Conceptual Model of West Hawai‘i

 

Hawaii conceptual model
The West Hawai‘i IEA program recently engaged stakeholders in West Hawai‘i to understand key social and ecological relationships in this region — human dimensions — and develop a conceptual model. This conceptual model developed by the West Hawai‘i IEA program, displays interactions between pressures (red) created by drivers (orange) that alter the state of ecosystem components (green) that comprise the overall ecosystem. Changes in the state of these components lead to impacts on ecosystem services (purple). This model helps to guide management by gaining perspective on how societal actions are influencing ecosystem services and benefits, and associated values, that are derived from the ecosystem. Figure from Ingram et al. (2018). 

 

This process also revealed that cultural ecosystem services are perceived to be strongly impacted by changes in ecosystem state. Cultural ecosystem services are intangible, non-material benefits and values that contribute to human well-being. These include the way that people connect and interact with their natural environment, an attachment to a place, aesthetic values, recreational opportunities, and subsistence activities. It is largely well-known that people who connect and interact with nature are overall happier and healthier (Russell et al. 2013).

 

hi-Image3_State-to-ServicePetalPlot-1942x1846-caption.png
Stakeholders that participated in the West Hawaii IEA workshop determined how heavily ecosystem change would impact each ecosystem service, represented on the plot by the size of each segment (the center indicates the weakest impact; the perimeter indicates the strongest impact). Participants perceived cultural benefits as the most vulnerable to ecosystem change overall. Figure from Ingram et al. (2018). 

 

Cultural ecosystem services are rarely captured in management strategies despite their importance to human well-being and possible vulnerability. This absence is a potentially dire issue since cultural services are critical to human well-being in West Hawaii. The West Hawaii IEA program plans to work with community members and relevant management bodies to change this.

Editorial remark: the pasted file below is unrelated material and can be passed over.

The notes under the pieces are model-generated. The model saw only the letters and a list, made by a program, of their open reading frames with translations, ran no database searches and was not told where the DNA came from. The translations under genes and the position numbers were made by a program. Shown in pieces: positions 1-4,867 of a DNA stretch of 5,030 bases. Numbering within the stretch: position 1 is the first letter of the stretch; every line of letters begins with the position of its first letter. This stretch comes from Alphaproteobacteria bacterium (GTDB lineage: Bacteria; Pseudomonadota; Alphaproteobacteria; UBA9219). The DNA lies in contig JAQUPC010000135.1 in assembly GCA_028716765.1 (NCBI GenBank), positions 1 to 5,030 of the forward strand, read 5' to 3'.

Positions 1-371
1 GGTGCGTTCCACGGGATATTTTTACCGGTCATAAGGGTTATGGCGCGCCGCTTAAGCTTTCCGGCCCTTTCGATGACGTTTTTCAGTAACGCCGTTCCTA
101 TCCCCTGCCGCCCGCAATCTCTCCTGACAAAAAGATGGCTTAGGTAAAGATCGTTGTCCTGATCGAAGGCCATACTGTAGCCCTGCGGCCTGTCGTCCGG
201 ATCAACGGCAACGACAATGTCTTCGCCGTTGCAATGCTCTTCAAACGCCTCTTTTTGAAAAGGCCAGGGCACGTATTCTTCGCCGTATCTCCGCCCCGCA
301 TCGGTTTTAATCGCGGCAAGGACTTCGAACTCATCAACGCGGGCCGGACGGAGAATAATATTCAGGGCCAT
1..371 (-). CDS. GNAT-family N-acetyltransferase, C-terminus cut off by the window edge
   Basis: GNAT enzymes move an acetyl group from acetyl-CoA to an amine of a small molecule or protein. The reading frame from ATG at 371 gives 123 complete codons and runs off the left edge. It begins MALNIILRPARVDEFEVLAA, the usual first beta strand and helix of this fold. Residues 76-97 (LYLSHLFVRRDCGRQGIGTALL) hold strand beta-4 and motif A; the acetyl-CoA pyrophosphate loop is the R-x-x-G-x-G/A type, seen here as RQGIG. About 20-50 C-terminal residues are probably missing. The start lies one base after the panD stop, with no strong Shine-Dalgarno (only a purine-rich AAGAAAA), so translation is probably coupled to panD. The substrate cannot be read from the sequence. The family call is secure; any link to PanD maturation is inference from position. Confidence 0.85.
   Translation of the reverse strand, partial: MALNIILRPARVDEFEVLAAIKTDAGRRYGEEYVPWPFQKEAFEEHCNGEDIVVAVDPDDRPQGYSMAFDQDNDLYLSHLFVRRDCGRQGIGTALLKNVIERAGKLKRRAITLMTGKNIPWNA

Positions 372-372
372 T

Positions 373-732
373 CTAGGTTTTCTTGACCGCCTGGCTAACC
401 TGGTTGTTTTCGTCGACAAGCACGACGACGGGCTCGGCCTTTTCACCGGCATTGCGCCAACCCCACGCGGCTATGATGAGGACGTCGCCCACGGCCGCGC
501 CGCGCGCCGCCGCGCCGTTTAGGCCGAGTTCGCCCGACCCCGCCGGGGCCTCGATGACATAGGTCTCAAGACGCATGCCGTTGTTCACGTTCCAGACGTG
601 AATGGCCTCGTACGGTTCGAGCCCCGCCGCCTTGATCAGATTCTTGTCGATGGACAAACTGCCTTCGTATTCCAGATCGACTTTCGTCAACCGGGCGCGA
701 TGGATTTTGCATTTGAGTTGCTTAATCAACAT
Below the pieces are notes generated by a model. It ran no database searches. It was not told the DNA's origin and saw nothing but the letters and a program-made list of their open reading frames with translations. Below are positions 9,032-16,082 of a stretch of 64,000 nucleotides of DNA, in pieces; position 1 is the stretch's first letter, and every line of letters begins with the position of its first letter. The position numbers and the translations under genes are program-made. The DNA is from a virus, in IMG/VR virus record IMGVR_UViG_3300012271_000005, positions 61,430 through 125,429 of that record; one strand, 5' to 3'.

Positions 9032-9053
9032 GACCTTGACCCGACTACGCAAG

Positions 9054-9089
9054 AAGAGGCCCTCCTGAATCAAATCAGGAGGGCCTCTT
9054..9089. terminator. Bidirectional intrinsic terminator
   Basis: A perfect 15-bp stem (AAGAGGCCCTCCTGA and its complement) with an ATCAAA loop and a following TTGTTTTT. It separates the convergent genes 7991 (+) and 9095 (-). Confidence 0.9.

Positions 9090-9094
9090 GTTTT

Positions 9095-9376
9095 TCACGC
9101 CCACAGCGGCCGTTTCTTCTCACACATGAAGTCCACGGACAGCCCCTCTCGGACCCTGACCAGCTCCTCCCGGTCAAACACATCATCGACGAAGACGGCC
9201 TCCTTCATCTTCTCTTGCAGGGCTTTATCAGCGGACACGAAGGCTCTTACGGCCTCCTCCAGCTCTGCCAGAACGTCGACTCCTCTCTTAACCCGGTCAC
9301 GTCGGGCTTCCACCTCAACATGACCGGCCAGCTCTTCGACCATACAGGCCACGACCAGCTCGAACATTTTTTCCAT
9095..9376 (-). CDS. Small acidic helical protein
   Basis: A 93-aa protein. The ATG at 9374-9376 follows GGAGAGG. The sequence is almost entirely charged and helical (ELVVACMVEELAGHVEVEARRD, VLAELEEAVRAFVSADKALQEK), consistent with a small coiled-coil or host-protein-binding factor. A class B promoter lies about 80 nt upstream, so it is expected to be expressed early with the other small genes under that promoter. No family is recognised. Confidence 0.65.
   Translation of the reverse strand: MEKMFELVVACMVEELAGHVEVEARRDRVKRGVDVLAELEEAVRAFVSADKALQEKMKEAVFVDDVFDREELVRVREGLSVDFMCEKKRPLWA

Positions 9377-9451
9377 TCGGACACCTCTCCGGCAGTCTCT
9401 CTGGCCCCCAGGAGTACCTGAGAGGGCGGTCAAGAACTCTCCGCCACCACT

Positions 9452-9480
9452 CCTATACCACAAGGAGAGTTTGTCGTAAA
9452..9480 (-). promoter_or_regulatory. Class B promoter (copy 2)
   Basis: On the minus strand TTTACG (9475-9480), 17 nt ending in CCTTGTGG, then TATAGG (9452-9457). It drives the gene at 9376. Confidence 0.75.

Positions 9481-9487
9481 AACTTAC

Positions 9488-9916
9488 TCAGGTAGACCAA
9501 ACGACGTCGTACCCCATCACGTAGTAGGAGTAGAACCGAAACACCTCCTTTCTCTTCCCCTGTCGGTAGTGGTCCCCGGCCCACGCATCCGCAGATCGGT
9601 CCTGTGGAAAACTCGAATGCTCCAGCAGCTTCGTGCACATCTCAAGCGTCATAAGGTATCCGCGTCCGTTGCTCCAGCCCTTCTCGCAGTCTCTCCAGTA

Moving Forward

The West Hawaii IEA aspires to build a better understanding of the significant cultural benefits and values that are linked to the natural environment but are often left unaddressed in resource management. One strategy is to decipher how the West Hawaii community interacts with intangible, non-material ecosystem services (through spiritual, social, and emotional avenues) and learn how people value these services differently. With this understanding, the IEA can begin to monitor these cultural services alongside other ecosystem services, which translates to monitoring what matters most to society.

The West Hawai‘i IEA program will continue to work towards bringing human well-being into marine management in a meaningful way that serves the communities of West Hawai‘i by integrating local values, knowledge, and perspectives. This will require developing a process that is place-based, informed by communities, and addresses social needs.